The Athabasca Chipewyan First Nation (ACFN) is demanding the resignation of Gerry Protti, the newly-appointed chair of Alberta Energy Regulator, a new agency charged with monitoring environmental issues. The ACFN is concerned that, under Protti’s leadership, the agency will prioritize advancing the interests of the oil, gas and coal industries, while compromising environmental protection and First Nations issues.
“How can Gerry Protti be diligent to First Nations concerns and uphold treaty rights when he clearly has no previous experience engaging First Nations and still has such strong industry ties?” said the ACFN in a press release.
Source: Globe and Mail
The province on Friday provided a glimpse into its investigation of the March 25 spill, saying the samples of the company’s undiluted industrial waste-water were lethal to fingerling rainbow trout. These water samples, however, are not comparable to the fluid that poured into the river because they do not account for dilution. Alberta is still investigating whether diluted samples are harmful.
Source: New York Times
IF President Obama blocks the Keystone XL pipeline once and for all, he’ll do Canada a favor.
Canada’s tar sands formations, landlocked in northern Alberta, are a giant reserve of carbon-saturated energy — a mixture of sand, clay and a viscous low-grade petroleum called bitumen. Pipelines are the best way to get this resource to market, but existing pipelines to the United States are almost full. So tar sands companies, and the Alberta and Canadian governments, are desperately searching for export routes via new pipelines.
Canadians don’t universally support construction of the pipeline. A poll by Nanos Research in February 2012 found that nearly 42 percent of Canadians were opposed. Many of us, in fact, want to see the tar sands industry wound down and eventually stopped, even though it pumps tens of billions of dollars annually into our economy.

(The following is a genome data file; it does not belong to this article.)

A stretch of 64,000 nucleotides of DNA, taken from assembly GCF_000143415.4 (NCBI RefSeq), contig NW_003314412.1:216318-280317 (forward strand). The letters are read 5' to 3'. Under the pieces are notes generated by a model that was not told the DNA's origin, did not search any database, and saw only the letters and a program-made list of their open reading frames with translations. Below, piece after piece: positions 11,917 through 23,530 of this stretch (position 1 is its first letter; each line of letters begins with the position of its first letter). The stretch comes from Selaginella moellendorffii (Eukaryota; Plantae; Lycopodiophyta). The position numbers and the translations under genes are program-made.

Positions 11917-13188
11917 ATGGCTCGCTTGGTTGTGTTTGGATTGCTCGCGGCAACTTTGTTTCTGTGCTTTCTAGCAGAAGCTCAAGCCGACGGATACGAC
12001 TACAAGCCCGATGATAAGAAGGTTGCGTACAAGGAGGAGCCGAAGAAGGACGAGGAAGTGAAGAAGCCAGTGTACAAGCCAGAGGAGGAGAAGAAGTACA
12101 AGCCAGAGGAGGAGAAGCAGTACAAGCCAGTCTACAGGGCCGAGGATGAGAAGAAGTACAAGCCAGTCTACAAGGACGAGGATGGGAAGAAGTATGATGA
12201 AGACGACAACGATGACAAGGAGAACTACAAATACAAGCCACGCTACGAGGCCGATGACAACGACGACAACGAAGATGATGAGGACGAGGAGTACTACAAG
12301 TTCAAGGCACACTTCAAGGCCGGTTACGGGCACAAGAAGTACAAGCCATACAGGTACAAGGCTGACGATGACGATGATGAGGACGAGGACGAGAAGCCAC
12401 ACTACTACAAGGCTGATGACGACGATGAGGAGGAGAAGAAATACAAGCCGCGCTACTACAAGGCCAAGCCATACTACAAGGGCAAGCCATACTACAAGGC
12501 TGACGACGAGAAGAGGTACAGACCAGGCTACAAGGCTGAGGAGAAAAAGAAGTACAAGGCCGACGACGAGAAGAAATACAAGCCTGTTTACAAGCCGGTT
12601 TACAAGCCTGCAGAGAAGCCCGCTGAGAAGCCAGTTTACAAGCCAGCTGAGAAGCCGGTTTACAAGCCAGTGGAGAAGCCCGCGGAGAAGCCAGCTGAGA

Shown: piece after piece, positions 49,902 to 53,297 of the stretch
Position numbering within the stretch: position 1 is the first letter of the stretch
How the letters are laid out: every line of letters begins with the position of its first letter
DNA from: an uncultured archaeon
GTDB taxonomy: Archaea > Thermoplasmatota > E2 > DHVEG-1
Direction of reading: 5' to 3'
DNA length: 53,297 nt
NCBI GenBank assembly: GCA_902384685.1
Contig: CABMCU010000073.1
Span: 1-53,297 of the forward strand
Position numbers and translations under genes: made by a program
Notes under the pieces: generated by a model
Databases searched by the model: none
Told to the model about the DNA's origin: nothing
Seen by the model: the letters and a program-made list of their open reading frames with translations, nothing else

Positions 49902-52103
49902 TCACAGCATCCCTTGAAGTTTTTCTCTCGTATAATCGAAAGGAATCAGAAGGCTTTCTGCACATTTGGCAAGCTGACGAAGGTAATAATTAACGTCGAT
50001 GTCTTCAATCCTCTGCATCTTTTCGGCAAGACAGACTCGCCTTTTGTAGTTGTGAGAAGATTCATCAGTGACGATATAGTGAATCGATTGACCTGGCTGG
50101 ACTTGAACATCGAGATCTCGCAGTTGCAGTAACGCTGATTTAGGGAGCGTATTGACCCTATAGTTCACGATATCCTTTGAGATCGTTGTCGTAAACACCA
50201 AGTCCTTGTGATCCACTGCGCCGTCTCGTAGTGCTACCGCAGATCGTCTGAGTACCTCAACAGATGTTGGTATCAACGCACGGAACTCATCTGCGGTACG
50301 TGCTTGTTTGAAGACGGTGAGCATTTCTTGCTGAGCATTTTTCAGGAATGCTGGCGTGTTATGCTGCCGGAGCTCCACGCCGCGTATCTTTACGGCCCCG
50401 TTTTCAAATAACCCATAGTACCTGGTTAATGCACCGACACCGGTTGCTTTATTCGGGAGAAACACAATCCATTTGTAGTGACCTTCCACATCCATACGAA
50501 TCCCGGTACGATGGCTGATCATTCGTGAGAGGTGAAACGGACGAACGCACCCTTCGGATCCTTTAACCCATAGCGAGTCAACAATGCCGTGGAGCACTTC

The most obvious reason is that tar sands production is one of the world’s most environmentally damaging activities. It wrecks vast areas of boreal forest through surface mining and subsurface production. It sucks up huge quantities of water from local rivers, turns it into toxic waste and dumps the contaminated water into tailing ponds that now cover nearly 70 square miles.
Read full story on the New York Times: http://www.nytimes.com/2013/04/01/opinion/the-tar-sands-disaster.html?_r=0
Infographic via: Facebook/Shit Harper Did
Source: The Canadian Press
EDMONTON – The Alberta government has given Suncor one month to fix problems with one of its wastewater treatment ponds, two years after the problem was discovered.
The company was prohibited from releasing water from the pond — the final step in Suncor’s treatment process — into the Athabasca River in March 2011. Toxicity in the water was found to exceed allowable limits.
“They had to close the discharge outlet, which they did,” said Alberta Environment spokeswoman Jessica Potter.
Below is a Google map of Canada’s tar sands operations. Areas in red are existing tar sands extraction projects. Red depicts areas with tar sands extraction permits and leases.